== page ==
History has shown how Microsoft can come from literally no marketshare to owning it. My point is that we've only now awoken the giant that is Microsoft. To simply dismiss them would be wrong.



    Apple would be wise to work to getting ACC format out to more of these music services. And even just hyping that format in print ads, etc...
  • Reply 16 of 30
    torifiletorifile Posts: 4,024member
    Quote:

    Originally posted by satchmo

    History has shown how Microsoft can come from literally no marketshare to owning it. My point is that we've only now awoken the giant that is Microsoft. To simply dismiss them would be wrong.





    What history are you referring to? The IE/Netscape thing? We know they had to break the law for that to work and they won't be giving anything away in the music biz.



    History, as I can recall, actually indicates MS has a hard time playing catch up:



    1) AOL/MSN - it seems to be a stalemate. AOL has successfully held MS off.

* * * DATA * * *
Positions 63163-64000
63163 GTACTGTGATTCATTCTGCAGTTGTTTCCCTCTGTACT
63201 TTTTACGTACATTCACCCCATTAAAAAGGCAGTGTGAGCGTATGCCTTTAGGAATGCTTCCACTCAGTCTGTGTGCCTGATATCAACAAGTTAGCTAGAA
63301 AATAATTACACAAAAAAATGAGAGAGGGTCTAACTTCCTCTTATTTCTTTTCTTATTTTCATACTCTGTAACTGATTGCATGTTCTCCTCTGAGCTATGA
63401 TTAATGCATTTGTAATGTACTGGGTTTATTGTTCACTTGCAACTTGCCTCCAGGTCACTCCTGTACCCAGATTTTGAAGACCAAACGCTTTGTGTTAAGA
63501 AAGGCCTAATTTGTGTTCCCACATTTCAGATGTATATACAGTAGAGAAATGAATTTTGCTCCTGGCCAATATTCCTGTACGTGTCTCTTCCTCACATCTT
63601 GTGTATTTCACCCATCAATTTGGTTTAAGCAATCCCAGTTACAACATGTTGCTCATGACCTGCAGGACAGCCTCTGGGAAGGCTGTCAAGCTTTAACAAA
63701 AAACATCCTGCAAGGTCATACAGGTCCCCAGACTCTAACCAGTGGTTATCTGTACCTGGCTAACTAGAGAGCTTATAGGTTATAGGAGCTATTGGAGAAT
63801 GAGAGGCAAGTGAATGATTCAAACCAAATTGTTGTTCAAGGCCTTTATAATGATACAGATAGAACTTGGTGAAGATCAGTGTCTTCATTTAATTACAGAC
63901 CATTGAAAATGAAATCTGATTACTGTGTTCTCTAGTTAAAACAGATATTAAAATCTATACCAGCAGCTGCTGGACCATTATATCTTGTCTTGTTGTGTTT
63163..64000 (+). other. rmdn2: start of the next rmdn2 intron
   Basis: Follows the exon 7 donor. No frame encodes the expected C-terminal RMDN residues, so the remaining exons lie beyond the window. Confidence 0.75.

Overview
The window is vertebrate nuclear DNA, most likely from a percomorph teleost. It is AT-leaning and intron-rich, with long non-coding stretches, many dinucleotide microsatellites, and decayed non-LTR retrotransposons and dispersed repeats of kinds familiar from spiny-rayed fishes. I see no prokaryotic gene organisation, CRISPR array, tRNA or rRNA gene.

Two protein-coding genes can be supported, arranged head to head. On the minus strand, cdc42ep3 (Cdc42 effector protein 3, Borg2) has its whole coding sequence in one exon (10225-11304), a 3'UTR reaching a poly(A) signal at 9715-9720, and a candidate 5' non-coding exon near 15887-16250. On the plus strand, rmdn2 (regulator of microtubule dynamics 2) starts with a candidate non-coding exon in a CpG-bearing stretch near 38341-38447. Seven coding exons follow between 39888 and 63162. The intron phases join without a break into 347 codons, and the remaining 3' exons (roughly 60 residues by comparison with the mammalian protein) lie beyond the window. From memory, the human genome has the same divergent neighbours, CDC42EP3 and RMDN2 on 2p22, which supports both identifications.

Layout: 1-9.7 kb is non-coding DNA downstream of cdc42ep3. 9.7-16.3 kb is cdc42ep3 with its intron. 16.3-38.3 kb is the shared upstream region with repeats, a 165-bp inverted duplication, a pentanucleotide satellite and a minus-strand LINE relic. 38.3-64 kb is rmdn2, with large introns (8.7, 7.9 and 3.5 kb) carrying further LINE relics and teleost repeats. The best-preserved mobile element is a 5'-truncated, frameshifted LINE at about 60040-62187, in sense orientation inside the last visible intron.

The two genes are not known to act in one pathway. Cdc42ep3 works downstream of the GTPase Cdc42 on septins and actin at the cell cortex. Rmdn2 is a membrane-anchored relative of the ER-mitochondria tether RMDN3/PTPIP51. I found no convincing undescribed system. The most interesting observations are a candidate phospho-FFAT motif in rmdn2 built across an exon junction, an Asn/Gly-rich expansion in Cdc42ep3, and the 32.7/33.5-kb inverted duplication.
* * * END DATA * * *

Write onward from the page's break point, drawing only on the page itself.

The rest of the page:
2) XBox/PS2/GC - The XBox is still way behind in this game.



    3) IIS - Apache is still increasing their lead here



    4) MSSQL/Oracle - I don't have numbers here, but I suspect Oracle is ahead.



    edit (thought of another one): 5) PPC/Palm - Again, they made a charge, but Palm seems to have held them off.



    are the instances I can think of where MS was behind and did not successfully catch up. Office is the standard and has been for a long time. Windows has been the dominant OS for a very long time as well. I can't think of any recent successes.



    Now, I don't want to discount MS just because they've got tons of $$ but I'm skeptical they can win anything anymore.
  • Reply 17 of 30
    amorphamorph Posts: 7,112member
    Quote:

    Originally posted by satchmo

    Good points as always Amorph, however...

    Could the reason that Apple currently has the number #1 positions in those three categories be that Microsoft hasn't weighed in yet?




    Actually, no. There were online music stores with WMA content long before iTMS - which people forget because iTMS swept them away - and MS had been pushing itself as a content platform for several years. That's what the whole DRM thing was about, and it was the talk of the industry until Apple weighed in.



    Quote:

    History has shown how Microsoft can come from literally no marketshare to owning it. My point is that we've only now awoken the giant that is Microsoft. To simply dismiss them would be wrong.